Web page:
They also argue that Brockman continued to head his software company during this time despite his alleged mental decline. Court documents revealed that he underwent a cognitive test late last year and had difficulties drawing a clock, with a doctor ruling he had “mild dementia”.
The case involving Brockman (left) accuses him of hiding $2 billion in income from the IRS over two decades using a network of offshore companies in Bermuda and Saint Kitts and Nevis.
The Justice Department has identified the sprawling network of offshore accounts Brockman controlled that allegedly allowed him to withhold $2 billion in taxes.
The software mogul lives in his $8 million mansion (pictured) in Houston, Texas. He also owns a 143-acre estate in Colorado and a fishing inn on the Frying Pan River.
Besides his possessions, Brockman owns a 209-foot yacht called the “Turmoil” (pictured)
Prosecutors said he also owns a Bombardier Global 6000 private jet worth about $62 million.
The $62 million plane usually features spacious and luxurious room for its wealthy flyers
FBillionaire Robert Smith, the CEO of a private equity firm that helped with the alleged schemes, was cooperating with the investigation after turning against Brockman to avoid prosecution himself.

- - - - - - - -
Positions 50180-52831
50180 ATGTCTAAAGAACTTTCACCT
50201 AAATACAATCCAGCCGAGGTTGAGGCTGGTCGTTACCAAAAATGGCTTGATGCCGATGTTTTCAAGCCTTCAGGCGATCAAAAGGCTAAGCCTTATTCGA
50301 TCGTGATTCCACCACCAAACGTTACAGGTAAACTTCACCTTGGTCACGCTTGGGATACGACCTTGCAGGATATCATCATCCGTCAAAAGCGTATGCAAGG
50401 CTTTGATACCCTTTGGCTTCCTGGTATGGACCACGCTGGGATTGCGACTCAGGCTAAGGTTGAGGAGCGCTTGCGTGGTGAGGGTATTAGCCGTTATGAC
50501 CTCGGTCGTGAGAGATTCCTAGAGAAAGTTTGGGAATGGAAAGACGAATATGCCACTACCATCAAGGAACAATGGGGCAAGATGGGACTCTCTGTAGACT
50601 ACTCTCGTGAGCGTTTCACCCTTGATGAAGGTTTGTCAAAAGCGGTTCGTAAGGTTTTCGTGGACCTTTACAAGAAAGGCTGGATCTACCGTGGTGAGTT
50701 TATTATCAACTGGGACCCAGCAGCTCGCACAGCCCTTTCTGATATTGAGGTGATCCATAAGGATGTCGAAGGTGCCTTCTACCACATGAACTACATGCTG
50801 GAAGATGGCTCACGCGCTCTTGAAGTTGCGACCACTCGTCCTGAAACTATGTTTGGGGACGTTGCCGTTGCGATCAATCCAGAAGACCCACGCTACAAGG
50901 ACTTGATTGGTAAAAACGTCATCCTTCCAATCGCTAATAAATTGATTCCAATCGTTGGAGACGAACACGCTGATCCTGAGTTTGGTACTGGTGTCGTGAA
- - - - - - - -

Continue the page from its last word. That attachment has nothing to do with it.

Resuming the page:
Smith, the richest black person in America with a net worth of about $7 billion, was also ordered to pay $139 million in back taxes and fines.
Brockman and Smith had a working relationship dating back to the late 1990s, according to documents filed in connection with Smith’s non-prosecution agreement.
It is believed that the majority of his fortune is kept in a trust in Bermuda that owns most of his software company. Court documents show that the trust has at least $7 billion in assets.
Although this fortune would likely see him number 50 on the Forbes 400 list of billionaires, Brockman never appeared on the list because without including his alleged hidden money, Forbes ranked him at 601 with $4.7 billion.
Fellow billionaire Robert Smith, the CEO of the private equity firm that helped with the alleged schemes, is cooperating with the investigation after the coup against Brockman to avoid prosecution himself.